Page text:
What is a "K" chart (profile) of a gear? How is it prepared? Though the Total profile deviation allowed is 16μm, the "K" chart gives a profile deviation of different values at different roll angle. Pl exlain. Thanks

Hi Uday, 'K' charts are graphs generated for the permissible deviations of form and lead errors, for spur and helical gears. These charts are based on the earlier AGMA standards, and do not appear in other standards as DIN, JIS etc. Each gear will have its own k-chart. Due to several shortcomings in this method, the new AGMA standard has not inferred K- chart for lead and profile evaluation. Hope this helps you.

Hello Ramana, Thanks for such a neat information. I have one more question on that. If 'K' chart is not used nowadays, how is the profile deviation and lead deviation explained in the drawing? Thanks.

Gear errors are controlled by 3 items Tooth to tooth error abbreviated TTE Total composite error abbreviated TCE tooth thickness. These parameters are measured by mating your gear with an extremely precise master gear and measuring the center to center distance of the two gears. Now that you have the terms, you can search on line and continue your education.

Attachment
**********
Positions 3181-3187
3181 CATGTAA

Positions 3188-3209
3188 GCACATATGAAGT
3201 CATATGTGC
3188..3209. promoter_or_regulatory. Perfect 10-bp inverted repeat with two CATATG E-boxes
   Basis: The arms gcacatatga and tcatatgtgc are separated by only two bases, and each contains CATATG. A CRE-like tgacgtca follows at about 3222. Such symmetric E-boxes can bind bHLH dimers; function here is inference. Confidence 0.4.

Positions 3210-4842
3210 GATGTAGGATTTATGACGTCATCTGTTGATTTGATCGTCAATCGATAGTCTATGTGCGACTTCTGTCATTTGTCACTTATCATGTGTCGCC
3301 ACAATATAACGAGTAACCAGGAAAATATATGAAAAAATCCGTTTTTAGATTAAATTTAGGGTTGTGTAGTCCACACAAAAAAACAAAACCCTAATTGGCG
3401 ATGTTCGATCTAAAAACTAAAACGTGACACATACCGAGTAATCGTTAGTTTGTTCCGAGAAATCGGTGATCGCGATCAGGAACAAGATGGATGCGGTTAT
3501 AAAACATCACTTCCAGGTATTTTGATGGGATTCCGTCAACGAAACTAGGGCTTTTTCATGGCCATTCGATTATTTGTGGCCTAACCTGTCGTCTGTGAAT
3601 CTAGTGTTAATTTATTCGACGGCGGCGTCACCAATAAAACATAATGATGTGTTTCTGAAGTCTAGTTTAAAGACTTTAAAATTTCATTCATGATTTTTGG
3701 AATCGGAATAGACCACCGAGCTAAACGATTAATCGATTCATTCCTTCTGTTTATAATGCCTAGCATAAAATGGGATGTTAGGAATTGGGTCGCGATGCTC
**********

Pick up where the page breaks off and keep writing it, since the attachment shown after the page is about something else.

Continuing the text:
Hi Erich, Thanks for that. But will those errors be a replacement for 'K' chart? I believe 'K' chart tells me how much can a profile be different from true involute form, which is intentionally done and not considered as an error. Correct me if I am wrong. Thanks.

Uday, The lead and profile deviations given in the drawing usually follow some international gear standards. The gear is inspected for these parameters on an gear-checking instrument, and the output is a graph which reflects the deviations. However, some profile and lead modifications like tip-relief and tooth crowing, will result in a different shaped graph, and the designer usually specifies the limits of these deviations. Now when you combine these two that is, the deviations from a true involute, specified lead

Here is the remaining part... Now when you combine these two, that is, the deviations from a true involute & lead and the design modifications of these two, the result arrived at is the acceptance limits of the deviations against which the gear is inspected.